Remakes shouldn’t carbon copy the originals. “Garden State” director Zach Braff of “Scrubs” and “Hidden Figures” scenarist Theodore Melfi have jettisoned more from the original “Going in Style” than you might expect, but they also have lightened up the tone with amusing shenanigans and gags galore. Initially, “Going in Style” (1979) blended low-key comedy with grim drama in its straightforward depiction of brazen oldsters who engineered a bank heist wearing little more than dime-store disguises, essentially Groucho Marx masks, with big black glasses, big bulging noses, and big droopy mustaches. George Burns, Art Carney, and Les Strasberg starred as the ambitious old geezers who held up a bank because they were bored with their daily routine of sitting on a park bench. Sadly, those three old-timers didn’t live happily ever after once they got away with the goods. Two of them croaked after the crime, and the mastermind surrendered and served time. Ultimately, the mastermind refused to divulge the location of the loot. In the end, he decided that he could break out of the prison with little difficulty. Imagine George Burns imitating the perennially pugnacious Humphrey Bogart, and you’ll have a good idea what a hard-boiled egg Burns made as the ringleader of the elderly triumvirate. If you’ve never heard of George Burns, he was the cigar-smoking comedian who made the “Oh, God!” trilogy.
In their “Going in Style” remake, Braff and Melfi have preserved the premise about three seniors who decide to stage a bank robbery. Braff and Melfi stick with the same three names of the original characters: Joe, Al, and Willie, but change their color and nationality. Typically, Hollywood prefers to reward altruistic characters who perform good deeds and punish villains for their selfish, wicked ways. Comparatively, Braff’s “Going in Style” remake relies far more on feel-good fantasy than abrasive drama, and the characters are not the original skeleton crew. Braff and Melfi have gone to considerable lengths to flesh out each character so these individuals boast stronger motivations about turning to a life of crime despite the possibility of not only shooting up a bank but also being shot by anyone during the robbery. Michael Caine, Morgan Freeman, and Alan Arkin step into the shoes of George Burns, Art Carney, and Les Strasberg as the three codgers who committed the crime. Happily, the new Willie, Al, and Joe enjoy greater success than their predecessors after they carried out their criminal enterprise.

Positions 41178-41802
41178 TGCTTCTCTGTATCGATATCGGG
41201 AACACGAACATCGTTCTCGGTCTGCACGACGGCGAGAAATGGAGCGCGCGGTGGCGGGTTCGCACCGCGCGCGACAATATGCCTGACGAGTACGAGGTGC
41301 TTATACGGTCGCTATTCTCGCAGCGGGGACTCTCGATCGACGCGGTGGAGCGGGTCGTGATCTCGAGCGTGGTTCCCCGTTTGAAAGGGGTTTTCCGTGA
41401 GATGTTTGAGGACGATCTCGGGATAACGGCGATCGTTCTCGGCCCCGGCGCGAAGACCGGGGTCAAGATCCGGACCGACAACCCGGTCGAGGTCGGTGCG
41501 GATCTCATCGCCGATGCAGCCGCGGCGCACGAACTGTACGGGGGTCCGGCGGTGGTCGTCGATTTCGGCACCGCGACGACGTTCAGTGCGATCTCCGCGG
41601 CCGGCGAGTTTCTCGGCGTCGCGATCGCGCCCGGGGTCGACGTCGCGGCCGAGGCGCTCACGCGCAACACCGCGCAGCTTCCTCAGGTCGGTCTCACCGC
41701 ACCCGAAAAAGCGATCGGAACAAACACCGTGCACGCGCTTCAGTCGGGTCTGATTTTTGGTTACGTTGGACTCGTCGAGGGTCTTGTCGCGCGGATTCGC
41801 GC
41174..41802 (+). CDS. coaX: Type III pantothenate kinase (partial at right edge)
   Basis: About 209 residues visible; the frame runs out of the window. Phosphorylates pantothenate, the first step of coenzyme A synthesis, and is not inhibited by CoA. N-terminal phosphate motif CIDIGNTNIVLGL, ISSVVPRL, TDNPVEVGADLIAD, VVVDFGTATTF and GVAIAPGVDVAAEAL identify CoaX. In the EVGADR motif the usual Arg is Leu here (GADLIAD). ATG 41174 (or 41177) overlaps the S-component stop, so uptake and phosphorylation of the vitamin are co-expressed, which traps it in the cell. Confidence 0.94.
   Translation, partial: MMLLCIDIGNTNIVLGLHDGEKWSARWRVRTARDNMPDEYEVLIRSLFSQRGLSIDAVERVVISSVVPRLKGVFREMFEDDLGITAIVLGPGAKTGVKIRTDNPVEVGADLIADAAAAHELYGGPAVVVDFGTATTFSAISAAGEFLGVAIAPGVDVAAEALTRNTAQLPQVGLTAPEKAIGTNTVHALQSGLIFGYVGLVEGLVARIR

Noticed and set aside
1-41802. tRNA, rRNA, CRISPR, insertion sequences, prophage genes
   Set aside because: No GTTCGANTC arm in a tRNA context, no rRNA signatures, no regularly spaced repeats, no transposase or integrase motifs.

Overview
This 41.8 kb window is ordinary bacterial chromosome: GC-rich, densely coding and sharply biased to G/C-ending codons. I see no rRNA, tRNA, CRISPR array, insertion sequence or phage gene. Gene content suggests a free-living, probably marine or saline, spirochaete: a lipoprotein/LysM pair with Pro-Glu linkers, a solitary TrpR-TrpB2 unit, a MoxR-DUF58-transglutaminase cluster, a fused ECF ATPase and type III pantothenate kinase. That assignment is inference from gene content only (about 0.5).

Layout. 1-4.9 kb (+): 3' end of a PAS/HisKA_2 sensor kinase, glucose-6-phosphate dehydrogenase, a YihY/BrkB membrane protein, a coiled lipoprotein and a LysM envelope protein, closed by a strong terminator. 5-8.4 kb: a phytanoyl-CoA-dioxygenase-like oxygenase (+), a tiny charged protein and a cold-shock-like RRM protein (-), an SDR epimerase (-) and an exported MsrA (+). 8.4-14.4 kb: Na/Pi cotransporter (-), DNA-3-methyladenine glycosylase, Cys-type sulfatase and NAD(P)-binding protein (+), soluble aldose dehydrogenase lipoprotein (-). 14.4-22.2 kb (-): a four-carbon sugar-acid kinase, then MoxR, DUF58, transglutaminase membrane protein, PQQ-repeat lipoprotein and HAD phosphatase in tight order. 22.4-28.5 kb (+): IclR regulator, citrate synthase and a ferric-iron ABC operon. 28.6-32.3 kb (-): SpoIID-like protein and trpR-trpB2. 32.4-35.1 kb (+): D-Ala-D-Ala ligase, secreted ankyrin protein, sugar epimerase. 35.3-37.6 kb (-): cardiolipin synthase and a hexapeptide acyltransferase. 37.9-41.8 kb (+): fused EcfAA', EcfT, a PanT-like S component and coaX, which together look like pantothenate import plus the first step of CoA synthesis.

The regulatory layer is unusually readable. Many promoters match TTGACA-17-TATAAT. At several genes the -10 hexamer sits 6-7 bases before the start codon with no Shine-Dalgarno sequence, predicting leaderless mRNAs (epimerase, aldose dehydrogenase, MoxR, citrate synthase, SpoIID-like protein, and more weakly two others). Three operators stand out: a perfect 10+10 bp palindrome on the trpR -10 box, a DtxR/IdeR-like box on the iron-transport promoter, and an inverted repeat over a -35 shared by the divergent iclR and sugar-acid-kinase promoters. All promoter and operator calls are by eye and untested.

“Going in Style” (*** OUT OF ****) never lets one of the three heroes outshine the other two in terms of extended or abbreviated screen time. Willie (Morgan Freeman of “Driving Miss Daisy”), Al (Oscar-winning actor Alan Arkin of “Argo,” and Joe (Oscar-winning actor Michael Caine) neither live together nor contend with the dried-up, depressing, boring lives that their predecessors endured with death looming on the horizon. Rather than robbing a bank out of sheer boredom, the three new protagonists resort to bank robbery because the company that employed them for 30 years has frozen their pensions and it is stashing that pension money in a local bank for other purposes. Willie, Al, and Joe attend the public meeting at their old company, and they walk away with rage in their hearts. Willie teeters on the verge of death from a bad kidney, but refuses to alarm them. His doctor warns him he must locate a donor because his chances of acquiring a new kidney are slim to none. Al gave the best years of his life to the same company, but he abhors the idea of sticking up a bank. Eventually, he decides to join them. Ultimately, the driving force behind the bank robbery caper is Joe because he has overdrawn his checking account and is poised to lose his home. In the original, Willie, Al, and Joe all shared the same house. Furthermore, the original protagonists were all Caucasian, while the latest group emerges as diverse, multi-cultural triad. African-American, Jewish-American, and British, without a White Anglo-Saxon in sight. Like the original, the individual who formulates the strategy for stealing thousands of bucks at gunpoint is Joe. Not only does Joe fear he will lose his house, but he also dreads the prospect that his granddaughter, Brooklyn (Joey King of “The Conjuring”) and her mother, Rachel (Maria Dizzia of “Margin Call”) won’t have a place to live after his eviction.
Joe is oblivious to his monetary woes until he visits his bank and discovers his dire straits. While he is learning about his woebegone financial status, three masked felons decked out in black suits with assault rifles burst into the bank and threaten to shoot anybody who doesn’t cooperate. They make all the customers lay on the floor and they go from one bank cashier to the next watching each as they dish out the dough and put it in their satchels. The efficiency and speed of these three bank robbers stun Joe. Indeed, this robbery scene reminded me of the scene in director Michael Mann’s classic caper “Heat” (1995) with Al Pacino and Robert De Niro. Like his predecessor in the 1979 original, Joe has a difficult time persuading his two lifelong friends to accompany him to the Williamsburg Savings Bank in Brooklyn with pistols and masks. Unlike their predecessors, these three decide to learn a little about bank robbery from a pro, Jesús (John Ortiz of “Kong: Skull Island”), who operates a dog grooming business, but moonlights as a bank robber. Jesús trains them in every aspect of a hold-up, and they cut him in for a quarter of the loot. When Willie, Al, and Joe enter the bank, they have a clue about what they’re doing, and they maintain a timetable so as to escape before the police arrive.
“Going in Style” generates lots of comedy and some spine-tingling suspense. Predictable in certain respects, this immaculate bank robbery caper never wears out its welcome, with heroes that you can respect and root for in their efforts to make good.